Microplastic abundance, distribution and composition along a latitudinal gradient in the Atlantic Ocean

Microplastics in the world’s oceans are a global concern due to the potential threat they pose to marine organisms. This study investigated microplastic abundance, distribution and composition in the Atlantic Ocean on a transect from the Bay of Biscay to Cape Town, South Africa. Microplastics were sampled from sub-surface waters using the underway system of the RV Polarstern. Potential microplastics were isolated from samples and FT-IR spectroscopy was used to identify polymer types. Of the particles analysed, 63% were rayon and 37% were synthetic polymers. The majority of microplastics were identified as polyesters (49%) and blends of polyamide or acrylic/polyester (43%). Overall, fibres (94%) were predominant. Average microplastic abundance in the Atlantic Ocean was 1.15 ± 1.45 particles m− 3. Of the 76 samples, 14 were from the Benguela upwelling and there was no statistically significant difference in microplastic abundance between upwelled and non-upwelled sites.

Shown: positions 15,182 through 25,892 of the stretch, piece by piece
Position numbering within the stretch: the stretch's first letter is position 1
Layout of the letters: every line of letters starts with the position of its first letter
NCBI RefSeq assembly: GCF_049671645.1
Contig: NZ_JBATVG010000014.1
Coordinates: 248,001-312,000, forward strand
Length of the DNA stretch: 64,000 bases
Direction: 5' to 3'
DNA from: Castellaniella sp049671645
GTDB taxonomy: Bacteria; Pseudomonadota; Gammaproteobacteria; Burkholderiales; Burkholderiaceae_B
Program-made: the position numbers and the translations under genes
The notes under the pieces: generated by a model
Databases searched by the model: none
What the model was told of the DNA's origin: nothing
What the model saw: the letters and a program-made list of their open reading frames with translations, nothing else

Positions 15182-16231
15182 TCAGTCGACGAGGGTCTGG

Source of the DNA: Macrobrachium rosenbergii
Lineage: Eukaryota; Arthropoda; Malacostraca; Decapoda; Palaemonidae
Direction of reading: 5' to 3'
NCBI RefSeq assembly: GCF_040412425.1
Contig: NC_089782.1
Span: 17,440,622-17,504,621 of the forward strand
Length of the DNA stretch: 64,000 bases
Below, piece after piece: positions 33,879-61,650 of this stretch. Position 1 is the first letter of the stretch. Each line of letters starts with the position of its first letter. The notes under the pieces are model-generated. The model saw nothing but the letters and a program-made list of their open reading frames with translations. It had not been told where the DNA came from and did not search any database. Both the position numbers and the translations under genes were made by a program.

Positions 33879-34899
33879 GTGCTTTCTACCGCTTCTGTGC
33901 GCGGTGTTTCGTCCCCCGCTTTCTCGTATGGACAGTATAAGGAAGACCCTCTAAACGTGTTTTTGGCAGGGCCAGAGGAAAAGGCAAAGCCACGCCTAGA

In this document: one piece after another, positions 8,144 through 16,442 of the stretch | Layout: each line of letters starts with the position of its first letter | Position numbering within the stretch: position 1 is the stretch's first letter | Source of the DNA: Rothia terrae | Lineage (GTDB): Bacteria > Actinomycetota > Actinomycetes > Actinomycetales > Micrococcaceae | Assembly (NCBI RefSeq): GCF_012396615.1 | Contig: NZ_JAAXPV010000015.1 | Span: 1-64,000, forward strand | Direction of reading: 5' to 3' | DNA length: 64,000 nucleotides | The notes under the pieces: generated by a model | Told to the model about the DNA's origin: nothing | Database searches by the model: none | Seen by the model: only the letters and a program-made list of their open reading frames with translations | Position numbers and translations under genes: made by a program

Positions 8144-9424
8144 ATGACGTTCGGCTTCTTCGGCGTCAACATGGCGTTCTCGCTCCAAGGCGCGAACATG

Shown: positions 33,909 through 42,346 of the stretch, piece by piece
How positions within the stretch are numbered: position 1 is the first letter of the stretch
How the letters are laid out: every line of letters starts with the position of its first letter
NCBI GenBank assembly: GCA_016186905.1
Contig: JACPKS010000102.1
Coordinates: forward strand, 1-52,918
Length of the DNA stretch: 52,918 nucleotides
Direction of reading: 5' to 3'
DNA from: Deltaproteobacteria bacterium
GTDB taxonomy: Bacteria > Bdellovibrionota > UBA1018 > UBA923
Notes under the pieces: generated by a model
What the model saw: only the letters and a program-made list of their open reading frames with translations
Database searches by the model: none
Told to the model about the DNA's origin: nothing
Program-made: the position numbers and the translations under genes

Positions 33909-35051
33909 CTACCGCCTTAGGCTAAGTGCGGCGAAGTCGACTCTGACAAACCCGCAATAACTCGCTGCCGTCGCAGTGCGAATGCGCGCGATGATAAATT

La Daana K. Kanhai, Rick Officer, Olga Lyashevska, Richard C. Thompson, Ian O’Connor, Marine Pollution Bulletin, Volume 115, Issues 1–2, 15 February 2017, Pages 307–314

The article


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